NATO's larger member states lack clear strategic goals for achieving peace in Ukraine, and also have no clear vision for the post-war security architecture, according to security expert Rainer Saks
Saks made his remarks in the context of the NATO summit in Vilnius, now in its second day – adding that pledges of additional security guarantees to Ukraine, primarily via new and longer-term arms deliveries, was welcome.
Saks told ERR that: "Some of the additional armament decisions will probably be announced today."
"Each of the promised contributions count as a very important addition, but we are still talking about small gains, as none of it guarantees Ukraine a clear superiority over Russian forces any time in the near future. This makes Ukraine's capability of liberating its entire territory via a counterattack this year doubtful."
While outcomes are not bad, communication on Ukrainian victory has been lacking in Vilnius, he added.
"It leaves the impression that at least the larger NATO members have no clear strategic goals for achieving peace and a vision for the post-war security set-up. Instead, they are trying to resolve the military conflict, yet without affecting the current security relationship in respect of Russia. The lack of any clear common vision makes the optics of the actions of the parties involved uncertain."
The member states at least agreed on a position that the parties themselves draw up a simplified process for achieving membership on the part of Ukraine, which " makes it clear that Ukraine is welcome as a member of NATO," Saks said, noting that it is comprehensible that full membership cannot be extended by the alliance's secretary general and leading member states, for as long as the current war is ongoing.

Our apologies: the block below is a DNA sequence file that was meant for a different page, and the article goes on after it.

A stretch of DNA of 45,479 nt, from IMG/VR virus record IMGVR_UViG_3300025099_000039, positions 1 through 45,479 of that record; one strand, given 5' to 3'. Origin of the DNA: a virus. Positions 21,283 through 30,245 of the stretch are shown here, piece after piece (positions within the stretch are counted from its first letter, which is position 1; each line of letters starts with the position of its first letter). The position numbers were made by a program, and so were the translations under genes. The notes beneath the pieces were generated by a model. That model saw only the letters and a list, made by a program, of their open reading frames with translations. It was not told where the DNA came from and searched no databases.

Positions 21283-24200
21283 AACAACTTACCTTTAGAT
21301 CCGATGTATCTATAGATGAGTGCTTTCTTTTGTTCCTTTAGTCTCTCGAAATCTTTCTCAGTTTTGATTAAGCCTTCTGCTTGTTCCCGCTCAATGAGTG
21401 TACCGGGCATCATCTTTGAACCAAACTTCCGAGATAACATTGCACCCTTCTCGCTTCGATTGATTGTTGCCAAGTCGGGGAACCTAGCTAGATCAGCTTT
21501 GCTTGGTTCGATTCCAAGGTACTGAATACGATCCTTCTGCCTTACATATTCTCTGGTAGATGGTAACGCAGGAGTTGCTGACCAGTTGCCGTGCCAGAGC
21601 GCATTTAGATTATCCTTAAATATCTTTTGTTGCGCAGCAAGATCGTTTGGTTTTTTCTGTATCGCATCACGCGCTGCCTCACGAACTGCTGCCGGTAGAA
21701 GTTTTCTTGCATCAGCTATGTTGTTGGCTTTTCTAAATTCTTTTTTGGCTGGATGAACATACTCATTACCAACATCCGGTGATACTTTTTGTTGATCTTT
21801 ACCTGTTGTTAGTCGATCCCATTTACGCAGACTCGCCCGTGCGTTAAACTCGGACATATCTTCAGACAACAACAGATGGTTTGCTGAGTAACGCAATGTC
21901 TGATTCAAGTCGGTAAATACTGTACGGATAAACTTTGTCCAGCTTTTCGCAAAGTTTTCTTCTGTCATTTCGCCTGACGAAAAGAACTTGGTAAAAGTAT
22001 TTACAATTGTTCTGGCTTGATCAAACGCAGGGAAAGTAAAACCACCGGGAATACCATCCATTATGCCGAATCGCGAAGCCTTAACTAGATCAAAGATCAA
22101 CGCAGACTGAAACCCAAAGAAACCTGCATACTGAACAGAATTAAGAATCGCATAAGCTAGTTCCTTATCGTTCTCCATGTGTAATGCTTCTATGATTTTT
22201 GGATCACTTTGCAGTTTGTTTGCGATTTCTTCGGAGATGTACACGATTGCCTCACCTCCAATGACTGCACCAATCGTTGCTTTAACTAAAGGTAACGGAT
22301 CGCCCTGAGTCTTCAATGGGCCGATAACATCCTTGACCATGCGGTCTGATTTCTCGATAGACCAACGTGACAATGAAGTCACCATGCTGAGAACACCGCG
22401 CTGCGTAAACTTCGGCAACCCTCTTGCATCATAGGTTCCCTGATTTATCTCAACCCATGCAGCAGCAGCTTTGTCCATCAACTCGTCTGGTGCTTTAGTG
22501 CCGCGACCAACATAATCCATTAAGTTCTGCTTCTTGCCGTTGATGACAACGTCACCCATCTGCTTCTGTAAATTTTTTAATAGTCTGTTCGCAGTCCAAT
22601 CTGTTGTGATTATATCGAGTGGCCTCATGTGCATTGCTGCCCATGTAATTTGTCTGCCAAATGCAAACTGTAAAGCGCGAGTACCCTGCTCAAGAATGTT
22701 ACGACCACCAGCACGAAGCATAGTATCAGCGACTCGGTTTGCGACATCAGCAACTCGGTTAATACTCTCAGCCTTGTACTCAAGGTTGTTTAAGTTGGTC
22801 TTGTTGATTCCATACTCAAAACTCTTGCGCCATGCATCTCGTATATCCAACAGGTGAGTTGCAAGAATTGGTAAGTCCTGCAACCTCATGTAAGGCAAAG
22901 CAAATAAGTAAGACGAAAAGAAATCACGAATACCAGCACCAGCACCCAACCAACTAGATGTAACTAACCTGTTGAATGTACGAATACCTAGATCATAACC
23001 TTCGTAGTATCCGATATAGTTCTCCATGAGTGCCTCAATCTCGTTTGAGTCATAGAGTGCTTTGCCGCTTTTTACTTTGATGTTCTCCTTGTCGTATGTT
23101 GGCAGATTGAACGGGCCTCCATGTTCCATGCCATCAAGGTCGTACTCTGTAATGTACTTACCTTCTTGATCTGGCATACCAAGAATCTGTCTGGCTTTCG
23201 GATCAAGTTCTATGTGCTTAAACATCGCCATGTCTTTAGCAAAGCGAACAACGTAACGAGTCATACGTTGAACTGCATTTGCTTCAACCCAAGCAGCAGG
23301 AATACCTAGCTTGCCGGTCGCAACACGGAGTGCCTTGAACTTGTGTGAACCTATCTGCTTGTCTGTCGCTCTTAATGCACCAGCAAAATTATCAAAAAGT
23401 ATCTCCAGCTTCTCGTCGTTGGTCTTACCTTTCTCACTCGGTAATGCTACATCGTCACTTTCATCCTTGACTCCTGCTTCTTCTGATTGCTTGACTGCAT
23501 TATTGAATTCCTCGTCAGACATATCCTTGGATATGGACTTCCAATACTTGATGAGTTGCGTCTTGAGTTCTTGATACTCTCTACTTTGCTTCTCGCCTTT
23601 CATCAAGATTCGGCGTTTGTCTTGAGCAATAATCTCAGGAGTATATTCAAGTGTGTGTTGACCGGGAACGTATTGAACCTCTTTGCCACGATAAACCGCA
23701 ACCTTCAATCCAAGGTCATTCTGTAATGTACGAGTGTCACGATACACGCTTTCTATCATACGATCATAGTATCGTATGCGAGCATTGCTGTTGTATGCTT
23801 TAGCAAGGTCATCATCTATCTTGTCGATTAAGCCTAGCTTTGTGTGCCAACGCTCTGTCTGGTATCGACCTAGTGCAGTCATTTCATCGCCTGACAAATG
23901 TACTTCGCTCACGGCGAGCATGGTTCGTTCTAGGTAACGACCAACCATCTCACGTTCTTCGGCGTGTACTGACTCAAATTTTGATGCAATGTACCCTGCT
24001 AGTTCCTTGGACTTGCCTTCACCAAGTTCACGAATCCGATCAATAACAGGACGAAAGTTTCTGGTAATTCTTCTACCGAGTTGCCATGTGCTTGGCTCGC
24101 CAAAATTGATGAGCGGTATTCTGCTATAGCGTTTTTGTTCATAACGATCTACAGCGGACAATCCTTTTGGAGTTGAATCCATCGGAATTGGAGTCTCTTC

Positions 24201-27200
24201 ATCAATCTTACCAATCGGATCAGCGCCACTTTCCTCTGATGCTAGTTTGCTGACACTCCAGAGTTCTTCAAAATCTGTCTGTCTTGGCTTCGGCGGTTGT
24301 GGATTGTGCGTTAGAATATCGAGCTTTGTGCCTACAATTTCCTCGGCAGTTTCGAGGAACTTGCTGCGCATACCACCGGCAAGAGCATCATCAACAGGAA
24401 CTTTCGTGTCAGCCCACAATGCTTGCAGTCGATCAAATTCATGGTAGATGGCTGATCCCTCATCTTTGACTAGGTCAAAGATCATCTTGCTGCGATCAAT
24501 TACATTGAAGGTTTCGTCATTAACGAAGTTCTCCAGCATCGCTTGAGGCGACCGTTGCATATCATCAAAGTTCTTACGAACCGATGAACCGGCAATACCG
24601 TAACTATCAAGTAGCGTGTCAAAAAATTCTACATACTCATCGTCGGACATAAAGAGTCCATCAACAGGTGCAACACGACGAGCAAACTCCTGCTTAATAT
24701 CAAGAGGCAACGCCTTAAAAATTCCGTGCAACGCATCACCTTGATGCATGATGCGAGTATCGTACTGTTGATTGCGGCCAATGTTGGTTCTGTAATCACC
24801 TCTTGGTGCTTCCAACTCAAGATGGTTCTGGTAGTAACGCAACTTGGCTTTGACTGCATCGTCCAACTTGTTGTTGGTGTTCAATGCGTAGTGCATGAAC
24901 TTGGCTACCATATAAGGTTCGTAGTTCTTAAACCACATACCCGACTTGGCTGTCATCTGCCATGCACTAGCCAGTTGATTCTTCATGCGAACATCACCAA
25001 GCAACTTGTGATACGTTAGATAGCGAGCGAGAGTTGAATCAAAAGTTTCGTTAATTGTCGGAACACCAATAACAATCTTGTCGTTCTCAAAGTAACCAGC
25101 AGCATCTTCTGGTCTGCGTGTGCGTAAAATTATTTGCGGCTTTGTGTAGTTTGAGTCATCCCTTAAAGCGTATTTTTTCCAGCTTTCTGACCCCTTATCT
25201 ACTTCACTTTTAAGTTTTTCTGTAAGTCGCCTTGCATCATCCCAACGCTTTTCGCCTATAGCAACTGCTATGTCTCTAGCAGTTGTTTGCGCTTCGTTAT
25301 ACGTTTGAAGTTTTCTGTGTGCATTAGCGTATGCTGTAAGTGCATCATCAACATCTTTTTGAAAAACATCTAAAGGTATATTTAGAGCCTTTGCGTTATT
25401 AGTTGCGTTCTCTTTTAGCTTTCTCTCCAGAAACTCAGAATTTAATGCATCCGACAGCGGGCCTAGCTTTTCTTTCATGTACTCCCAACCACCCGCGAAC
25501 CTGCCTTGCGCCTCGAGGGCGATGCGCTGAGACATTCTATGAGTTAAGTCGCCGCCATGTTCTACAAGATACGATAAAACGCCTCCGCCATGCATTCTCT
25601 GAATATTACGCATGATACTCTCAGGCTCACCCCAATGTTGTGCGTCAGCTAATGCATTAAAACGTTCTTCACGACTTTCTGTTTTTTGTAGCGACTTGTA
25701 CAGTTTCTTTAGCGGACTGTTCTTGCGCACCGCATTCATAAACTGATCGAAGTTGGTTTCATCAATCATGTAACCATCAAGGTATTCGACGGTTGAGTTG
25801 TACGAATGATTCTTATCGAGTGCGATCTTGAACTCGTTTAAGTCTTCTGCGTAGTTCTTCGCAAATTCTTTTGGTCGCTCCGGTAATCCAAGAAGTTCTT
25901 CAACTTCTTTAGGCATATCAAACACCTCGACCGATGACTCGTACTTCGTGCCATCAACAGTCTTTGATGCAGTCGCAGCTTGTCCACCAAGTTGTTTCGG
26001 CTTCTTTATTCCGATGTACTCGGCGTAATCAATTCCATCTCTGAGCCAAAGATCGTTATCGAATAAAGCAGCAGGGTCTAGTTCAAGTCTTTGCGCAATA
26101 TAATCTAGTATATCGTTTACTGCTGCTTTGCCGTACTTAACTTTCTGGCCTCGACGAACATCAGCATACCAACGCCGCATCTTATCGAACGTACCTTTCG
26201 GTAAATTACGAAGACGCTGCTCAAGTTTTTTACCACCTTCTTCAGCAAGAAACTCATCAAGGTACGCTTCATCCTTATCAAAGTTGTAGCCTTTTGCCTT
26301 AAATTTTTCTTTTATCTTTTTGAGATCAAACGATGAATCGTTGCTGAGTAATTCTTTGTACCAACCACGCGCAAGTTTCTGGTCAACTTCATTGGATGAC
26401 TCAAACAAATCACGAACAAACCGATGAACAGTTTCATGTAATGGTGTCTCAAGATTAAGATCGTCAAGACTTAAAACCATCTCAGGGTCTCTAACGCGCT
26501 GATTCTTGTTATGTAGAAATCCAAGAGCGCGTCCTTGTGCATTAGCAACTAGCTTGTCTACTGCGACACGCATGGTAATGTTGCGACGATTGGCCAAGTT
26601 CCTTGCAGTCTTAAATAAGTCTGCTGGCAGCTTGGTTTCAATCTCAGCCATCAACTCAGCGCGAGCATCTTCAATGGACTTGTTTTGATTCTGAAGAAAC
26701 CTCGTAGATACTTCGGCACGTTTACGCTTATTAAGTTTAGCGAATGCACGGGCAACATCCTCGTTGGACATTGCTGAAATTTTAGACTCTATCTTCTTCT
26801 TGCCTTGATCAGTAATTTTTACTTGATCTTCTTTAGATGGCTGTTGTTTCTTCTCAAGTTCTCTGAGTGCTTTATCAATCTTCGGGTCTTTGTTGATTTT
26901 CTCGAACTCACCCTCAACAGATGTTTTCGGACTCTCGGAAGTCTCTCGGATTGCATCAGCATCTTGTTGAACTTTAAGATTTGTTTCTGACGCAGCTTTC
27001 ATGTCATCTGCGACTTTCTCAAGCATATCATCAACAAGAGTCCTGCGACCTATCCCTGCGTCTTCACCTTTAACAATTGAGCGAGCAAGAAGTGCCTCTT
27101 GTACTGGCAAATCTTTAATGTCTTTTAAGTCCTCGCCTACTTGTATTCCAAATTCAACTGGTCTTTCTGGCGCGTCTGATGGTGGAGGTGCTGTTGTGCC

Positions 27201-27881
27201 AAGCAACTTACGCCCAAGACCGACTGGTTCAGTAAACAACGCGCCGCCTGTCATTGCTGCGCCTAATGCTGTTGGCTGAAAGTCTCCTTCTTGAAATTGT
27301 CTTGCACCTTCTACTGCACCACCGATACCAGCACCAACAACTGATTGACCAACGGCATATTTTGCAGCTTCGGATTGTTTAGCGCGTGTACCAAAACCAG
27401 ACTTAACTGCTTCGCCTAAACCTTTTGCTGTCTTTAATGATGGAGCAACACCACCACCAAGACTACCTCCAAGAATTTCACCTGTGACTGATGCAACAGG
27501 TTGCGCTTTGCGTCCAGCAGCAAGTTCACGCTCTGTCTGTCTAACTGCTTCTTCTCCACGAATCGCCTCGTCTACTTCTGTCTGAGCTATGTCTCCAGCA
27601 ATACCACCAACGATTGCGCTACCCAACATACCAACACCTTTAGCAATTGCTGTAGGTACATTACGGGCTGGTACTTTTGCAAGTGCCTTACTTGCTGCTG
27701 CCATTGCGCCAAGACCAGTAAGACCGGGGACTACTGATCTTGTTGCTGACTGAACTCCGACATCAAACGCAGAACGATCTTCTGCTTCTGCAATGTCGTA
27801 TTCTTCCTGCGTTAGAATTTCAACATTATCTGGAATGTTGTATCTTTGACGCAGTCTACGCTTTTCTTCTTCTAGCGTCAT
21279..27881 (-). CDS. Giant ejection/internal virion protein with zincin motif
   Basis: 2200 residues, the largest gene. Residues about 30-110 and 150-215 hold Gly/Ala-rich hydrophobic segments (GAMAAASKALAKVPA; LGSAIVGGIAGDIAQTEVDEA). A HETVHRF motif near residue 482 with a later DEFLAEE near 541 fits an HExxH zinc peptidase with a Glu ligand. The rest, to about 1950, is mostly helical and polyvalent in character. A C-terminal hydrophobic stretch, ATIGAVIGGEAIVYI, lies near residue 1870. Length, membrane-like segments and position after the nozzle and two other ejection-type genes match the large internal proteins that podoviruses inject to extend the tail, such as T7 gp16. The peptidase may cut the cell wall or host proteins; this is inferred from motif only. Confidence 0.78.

"Ukraine itself has also publicly and officially acknowledged this;" Saks added.
Weapons aid and armament cooperation programs essentially mean that Ukraine will be re-armed along the lines of NATO standards, which in and of itself will certainly contribute towards achieving full membership, in addition to helping to ensure security in the face of the Russian aggression.
A coalition of countries training Ukrainian pilots for F-16 fighter jets is now expanding its activities, one example of how rearming Ukraine also has a positive impact on the arms industry.
Saks also noted that Ukraine has some takeaways on how to act towards ensuring the membership goal remains on track – previously, some of Ukraine's statements had been "overly intrusive and aggressive," Saks added.
He also highlighted the advent of the Ukraine-NATO council as an important waystage, and not an end in itself.
Russia's backwardness in diplomacy, info ops and other areas will also help the process along from the perspective of Ukraine being more successful in the war.
That country's response to what has taken place during day one of the summit has been very much by-the-numbers and sluggish, he added.
"The style of communication that has developed in Russia in recent years no longer allows distinguishing real intentions from routine threats," Saks said.
Editor: Andrew Whyte